The Oral Presentation

The written proposal should be emailed to the committee no later than three weeks prior to the scheduled oral exam. Committee members may reschedule the Examination if not given the appropriate amount of time to prepare.

The committee members should read the proposal prior to the exam, and while they can provide informal feedback to the student if they wish, they cannot convey their consideration as to whether the document is acceptable or requires revision prior to the meeting of the committee at the oral exam.

Since the Committee members will have read the written document before this presentation, the student should use this opportunity to give a brief summary of the particulars of the research and the proposal. This presentation should not be a reiteration of the written proposal and should be limited to 20 minutes, a time limit that should be enforced by the Chair of the Committee. Prior to the presentation, the student should discuss, with the Chair of the Committee, whether he/she/they would prefer uninterrupted presentation vs. one in which questions will be asked as they arise during the presentation. If the latter is chosen, the 20-minute time limit does not apply. If the former format is chosen, there will be a questioning period following the presentation.

In either case, the student should be able to answer questions about the specifics of the proposal as well as general knowledge of the field as related to the proposal. The student should be able to defend the rationale for the particular approach(es) being used and explain how this will answer the questions being asked. Potential problems should also be anticipated with alternative approaches that could be used. Students will not be expected to defend these alternatives in great detail.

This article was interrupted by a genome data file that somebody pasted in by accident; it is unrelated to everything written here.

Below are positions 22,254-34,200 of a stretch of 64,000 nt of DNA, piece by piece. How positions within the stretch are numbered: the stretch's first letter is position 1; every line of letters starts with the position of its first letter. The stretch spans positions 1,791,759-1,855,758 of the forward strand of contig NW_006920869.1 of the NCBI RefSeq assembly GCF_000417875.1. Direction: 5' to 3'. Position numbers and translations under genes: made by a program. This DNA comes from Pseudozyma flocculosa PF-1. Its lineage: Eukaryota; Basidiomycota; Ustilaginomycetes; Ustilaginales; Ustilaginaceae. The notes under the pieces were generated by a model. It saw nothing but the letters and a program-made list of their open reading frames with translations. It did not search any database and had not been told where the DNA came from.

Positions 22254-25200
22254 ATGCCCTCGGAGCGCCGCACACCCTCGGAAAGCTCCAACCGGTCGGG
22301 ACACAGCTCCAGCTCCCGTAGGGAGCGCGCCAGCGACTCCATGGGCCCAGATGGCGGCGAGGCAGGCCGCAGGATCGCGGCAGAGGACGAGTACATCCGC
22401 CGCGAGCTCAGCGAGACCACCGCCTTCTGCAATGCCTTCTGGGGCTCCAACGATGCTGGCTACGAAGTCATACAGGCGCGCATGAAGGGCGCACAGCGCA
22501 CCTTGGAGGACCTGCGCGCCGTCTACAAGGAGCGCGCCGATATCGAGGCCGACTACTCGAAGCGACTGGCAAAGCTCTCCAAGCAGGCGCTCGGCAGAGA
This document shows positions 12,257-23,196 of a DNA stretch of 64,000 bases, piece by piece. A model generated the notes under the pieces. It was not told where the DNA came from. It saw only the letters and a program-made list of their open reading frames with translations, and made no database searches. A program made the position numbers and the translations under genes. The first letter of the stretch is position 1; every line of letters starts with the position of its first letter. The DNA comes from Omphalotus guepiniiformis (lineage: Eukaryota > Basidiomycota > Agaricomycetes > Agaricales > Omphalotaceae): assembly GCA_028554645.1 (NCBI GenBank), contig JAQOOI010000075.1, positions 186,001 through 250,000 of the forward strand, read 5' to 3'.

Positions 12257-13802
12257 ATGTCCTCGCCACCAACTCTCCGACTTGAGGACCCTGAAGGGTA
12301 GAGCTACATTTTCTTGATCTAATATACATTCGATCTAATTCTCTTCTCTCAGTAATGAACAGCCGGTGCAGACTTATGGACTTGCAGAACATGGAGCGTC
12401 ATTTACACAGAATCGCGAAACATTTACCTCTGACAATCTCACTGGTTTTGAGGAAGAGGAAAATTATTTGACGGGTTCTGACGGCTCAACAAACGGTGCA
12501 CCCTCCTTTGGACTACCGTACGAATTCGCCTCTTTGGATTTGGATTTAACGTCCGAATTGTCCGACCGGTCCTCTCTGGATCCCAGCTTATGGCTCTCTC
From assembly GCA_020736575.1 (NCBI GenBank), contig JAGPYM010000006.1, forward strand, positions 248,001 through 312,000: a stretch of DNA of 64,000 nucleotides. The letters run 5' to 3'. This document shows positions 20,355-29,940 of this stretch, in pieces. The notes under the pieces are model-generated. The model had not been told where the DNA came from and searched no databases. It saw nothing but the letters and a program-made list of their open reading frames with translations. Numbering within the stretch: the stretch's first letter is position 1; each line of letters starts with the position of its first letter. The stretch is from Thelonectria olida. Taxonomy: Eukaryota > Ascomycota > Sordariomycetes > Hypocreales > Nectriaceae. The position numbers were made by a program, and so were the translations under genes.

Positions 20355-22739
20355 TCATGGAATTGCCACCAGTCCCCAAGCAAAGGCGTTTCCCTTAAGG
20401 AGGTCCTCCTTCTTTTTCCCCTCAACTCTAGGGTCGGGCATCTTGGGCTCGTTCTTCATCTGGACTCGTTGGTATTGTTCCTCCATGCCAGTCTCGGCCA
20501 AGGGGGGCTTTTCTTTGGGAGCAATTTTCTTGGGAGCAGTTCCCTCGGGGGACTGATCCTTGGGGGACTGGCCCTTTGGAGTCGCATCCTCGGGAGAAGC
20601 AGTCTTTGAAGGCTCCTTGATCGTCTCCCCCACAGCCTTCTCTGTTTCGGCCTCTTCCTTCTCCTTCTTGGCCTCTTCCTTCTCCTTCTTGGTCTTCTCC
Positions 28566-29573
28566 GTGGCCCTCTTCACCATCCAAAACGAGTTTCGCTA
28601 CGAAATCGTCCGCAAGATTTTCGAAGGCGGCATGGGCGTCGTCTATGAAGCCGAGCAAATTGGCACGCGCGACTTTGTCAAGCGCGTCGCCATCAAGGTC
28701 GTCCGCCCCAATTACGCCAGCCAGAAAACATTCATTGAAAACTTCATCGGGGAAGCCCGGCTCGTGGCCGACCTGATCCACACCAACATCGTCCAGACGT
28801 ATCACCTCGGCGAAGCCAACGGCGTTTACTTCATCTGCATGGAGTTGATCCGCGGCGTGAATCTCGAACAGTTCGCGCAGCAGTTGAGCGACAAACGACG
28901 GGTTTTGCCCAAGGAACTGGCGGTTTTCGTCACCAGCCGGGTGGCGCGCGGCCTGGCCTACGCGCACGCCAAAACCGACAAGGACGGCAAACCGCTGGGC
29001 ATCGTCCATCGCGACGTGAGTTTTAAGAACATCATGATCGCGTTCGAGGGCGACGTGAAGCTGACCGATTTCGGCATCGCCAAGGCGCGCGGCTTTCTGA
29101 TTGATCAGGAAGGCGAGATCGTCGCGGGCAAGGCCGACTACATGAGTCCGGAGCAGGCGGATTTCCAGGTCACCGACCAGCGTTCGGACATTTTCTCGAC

• The proposal should be written by the student, not the dissertation advisor. It is the role of the dissertation advisor to guide the student in preparing a coherent, intelligible document to be distributed to the members of the Thesis Proposal Committee. However, the dissertation advisor should also ensure, to the best of her/his/their ability, that the proposal is an original document and that the language of the proposal is that of the student. Ultimately, it is the responsibility of the student to provide an acceptable document.

  • The whole proposal should be in the best traditions of scholarship, e.g., identify sources, and balance one's presentation by including conflicting data and counterarguments. The proposal should convince the Committee that the dissertation project is reasonably important and practicable.

  • A student should not present tables that are not entirely his/her/their own work, unless this is unavoidable because the data are necessary to develop the story. In that case, the precise contribution of the student must be made clear and appropriate attribution should be made.

  • Detailed methods should not be presented for work not actually conducted by the student, including work done by the Core Facilities or other colleagues; such presentations convey the impression that the student actually carried out the procedures.

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